Large international aid groups discourage people from going into disaster zones alone and unprepared, arguing that they can be in the way and inadvertently do more harm than good.
French and Thompson found the opposite to be true. Many of the large organizations left after the disaster disappeared from the news, they said, while they were able to help people for years to come, and felt they met needs overlooked by others.
Thompson, whose first volunteer experience was in New York on Sept. 11, 2001, stayed for about two years, helping to launch a tsunami warning system along the island’s west coast.
She continues to volunteer her time with the project, in hopes of giving people a little comfort that if such an event ever occurs again, they will know in time to seek higher ground.
French and Thompson have become evangelists for grass-roots volunteerism.
Thompson, who carried a camcorder with her during their time in Peraliya, produced a documentary film, “The Third Wave,” that’s been featured at festivals including Cannes and Tribeca.
The film, on the theme of volunteering, caught the eye of Sean Penn. Thompson has since been working with Penn on another film about volunteerism in New Orleans after Hurricane Katrina, she said.
French said their work recently earned a plug from Bono during U2’s tour, and he was invited to give a talk at Princeton University and was featured in the Wall Street Journal.
Volunteering, Thompson said, is “so much more important than all the stupid little things we do in our lives.” She added, “We can’t just all sit around waiting for the governments to rescue us.”
The pictures were haunting. Crayola drawings of crudely drawn people and trees carried away in blue scribbles. They served as windows into the eyes of newly orphaned children who watched family members wash away.
The Samudra Sri Leadership Academy, an orphanage near the capital of Colombo, was spared by the tsunami, although water reached its back steps.
Soon, the orphanage, which is helped financially by Colorado Springs-based Mission of Mercy, received dozens of new arrivals.
Today, it and a second orphanage built nearby, Kalapuwa Sri, are home to 246 children orphaned by the tsunami.
Most of the children orphaned by the tsunami are doing well, said Adam Salmon, who runs the organization that cares for them, Child Empowerment International.
Sathis, a 5-year-old orphaned by the tsunami whose photo ran in The Gazette, is making good grades and is well-adjusted to his new home, Salmon said.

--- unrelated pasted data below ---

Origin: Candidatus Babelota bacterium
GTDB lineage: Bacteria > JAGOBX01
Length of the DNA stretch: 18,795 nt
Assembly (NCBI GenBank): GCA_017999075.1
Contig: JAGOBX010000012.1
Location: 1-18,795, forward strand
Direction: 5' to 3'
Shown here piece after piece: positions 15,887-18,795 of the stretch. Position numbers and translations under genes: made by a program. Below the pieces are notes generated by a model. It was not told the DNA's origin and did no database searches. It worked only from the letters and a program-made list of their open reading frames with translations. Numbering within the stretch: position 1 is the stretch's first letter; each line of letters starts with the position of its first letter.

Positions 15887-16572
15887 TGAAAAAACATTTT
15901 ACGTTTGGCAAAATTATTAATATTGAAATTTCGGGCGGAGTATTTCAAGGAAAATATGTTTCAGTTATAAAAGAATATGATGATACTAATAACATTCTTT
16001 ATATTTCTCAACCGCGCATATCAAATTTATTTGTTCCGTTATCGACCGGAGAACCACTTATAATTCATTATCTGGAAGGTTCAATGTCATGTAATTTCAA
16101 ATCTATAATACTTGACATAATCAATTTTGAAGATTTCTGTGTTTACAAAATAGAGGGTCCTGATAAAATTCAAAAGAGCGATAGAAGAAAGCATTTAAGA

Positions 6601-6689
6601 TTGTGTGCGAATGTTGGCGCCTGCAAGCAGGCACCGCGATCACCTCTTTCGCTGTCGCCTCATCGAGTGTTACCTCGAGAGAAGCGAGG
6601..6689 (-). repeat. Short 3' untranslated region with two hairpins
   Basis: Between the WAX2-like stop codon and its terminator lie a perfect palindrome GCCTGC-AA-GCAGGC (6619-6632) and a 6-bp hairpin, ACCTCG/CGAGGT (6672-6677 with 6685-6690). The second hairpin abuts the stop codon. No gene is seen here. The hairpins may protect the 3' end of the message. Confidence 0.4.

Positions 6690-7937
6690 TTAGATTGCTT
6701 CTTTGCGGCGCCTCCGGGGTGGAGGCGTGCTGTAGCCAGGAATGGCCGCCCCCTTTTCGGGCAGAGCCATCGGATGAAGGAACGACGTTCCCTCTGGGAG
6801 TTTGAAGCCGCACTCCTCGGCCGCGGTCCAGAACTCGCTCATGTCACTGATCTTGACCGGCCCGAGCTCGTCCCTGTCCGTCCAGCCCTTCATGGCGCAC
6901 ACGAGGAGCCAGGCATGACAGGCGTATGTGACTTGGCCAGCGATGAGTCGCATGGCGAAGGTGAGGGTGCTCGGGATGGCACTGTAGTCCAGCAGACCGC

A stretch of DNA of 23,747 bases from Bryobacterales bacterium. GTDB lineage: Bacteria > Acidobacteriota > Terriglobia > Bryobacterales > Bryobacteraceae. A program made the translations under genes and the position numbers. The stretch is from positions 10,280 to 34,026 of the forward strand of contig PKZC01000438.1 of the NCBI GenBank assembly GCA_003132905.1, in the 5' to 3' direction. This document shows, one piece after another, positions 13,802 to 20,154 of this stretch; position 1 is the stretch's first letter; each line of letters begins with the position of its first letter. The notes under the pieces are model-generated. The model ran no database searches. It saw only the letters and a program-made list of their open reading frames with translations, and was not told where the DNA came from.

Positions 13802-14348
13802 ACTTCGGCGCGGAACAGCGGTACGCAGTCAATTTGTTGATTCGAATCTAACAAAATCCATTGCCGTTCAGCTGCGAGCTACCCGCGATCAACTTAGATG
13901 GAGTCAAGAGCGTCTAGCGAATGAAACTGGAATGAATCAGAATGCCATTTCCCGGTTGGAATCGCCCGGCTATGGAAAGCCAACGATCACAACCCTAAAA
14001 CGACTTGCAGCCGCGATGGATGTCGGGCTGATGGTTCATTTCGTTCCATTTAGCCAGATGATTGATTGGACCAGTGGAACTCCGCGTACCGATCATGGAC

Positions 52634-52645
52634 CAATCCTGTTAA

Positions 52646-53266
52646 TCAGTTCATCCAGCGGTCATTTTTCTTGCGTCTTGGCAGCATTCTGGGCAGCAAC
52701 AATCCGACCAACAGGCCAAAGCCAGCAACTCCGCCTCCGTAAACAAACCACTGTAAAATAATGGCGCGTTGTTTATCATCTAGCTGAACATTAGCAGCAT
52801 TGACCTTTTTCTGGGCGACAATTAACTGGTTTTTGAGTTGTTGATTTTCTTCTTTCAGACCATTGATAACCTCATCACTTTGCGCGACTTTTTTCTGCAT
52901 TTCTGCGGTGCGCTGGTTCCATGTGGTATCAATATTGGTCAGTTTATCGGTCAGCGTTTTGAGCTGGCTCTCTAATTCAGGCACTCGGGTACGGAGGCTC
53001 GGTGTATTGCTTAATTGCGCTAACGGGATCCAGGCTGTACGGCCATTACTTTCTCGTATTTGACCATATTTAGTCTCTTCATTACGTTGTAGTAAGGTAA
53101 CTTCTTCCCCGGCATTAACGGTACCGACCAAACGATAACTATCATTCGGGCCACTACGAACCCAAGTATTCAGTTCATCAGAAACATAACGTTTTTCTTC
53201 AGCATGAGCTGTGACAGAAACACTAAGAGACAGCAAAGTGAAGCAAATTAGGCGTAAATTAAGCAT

Salmon doesn’t call the girls’ and boys’ homes orphanages, but academies. They are run like boarding schools, he said.
A few children remain traumatized, exhibiting behavior problems and performing poorly in school, he said, but most have found security and a reason to smile again.
The oldest child is 16, so Salmon said his organization’s success has not yet been measured.
“Our story will be written after these kids go on and make changes in this country and make changes in their own lives,” he said.
Child Empowerment, formerly known as Asiana Education Development, was hit hard in the disaster. Seven schools were destroyed and two others damaged, and 16 children sponsored by the organization were killed.
Salmon spent the days immediately after the disaster retrieving bodies from the water.
The organization has thrived in the years since, Salmon said. All schools have been rebuilt or repaired, and the boy’s orphanage was later built. Mission of Mercy contributed more than $2 million to that project, Salmon said.
The exposure the organization gained after the disaster led to a robust internship program in which a dozen to three dozen college students volunteer each year.
The group has expanded to Uganda, and in the next few months it plans to begin work in Haiti, Salmon said.
Before the tsunami, the nonprofit agency saw its share of traumatized children, but today helping children who’ve suffered extreme trauma, either through the tsunami, war or other tragedies, has become its focus. Salmon earned a doctoral degree in the subject following the tsunami.
“We’ve decided our strength, our experience, and our training is dealing with children in extreme traumatized backgrounds. We just kind of embrace it and say, ‘hey, that’s what we do.’”
From Sri Lanka to Haiti
What began in Sri Lanka five years ago may very well continue in Haiti. Global Action is collecting money for the current disaster relief effort, according to its Web site, and Salmon said Child Empowerment was already in talks to begin work there before the earthquake.
Several months from now, when long-term rebuilding efforts begin, Salmon expects to start a program there, perhaps schools or an orphanage similar to Samudra Sri.
Both French and Thompson talked in the days after the quake struck about their preliminary plans to get to Port-au-Prince, this time as veteran volunteers with an aim to help those who might otherwise fall through the cracks. And this time with a knowledge of what time spent now can amount to later.
“In the end, Thompson said, “there were a lot of great people coming together from every nation of the world.”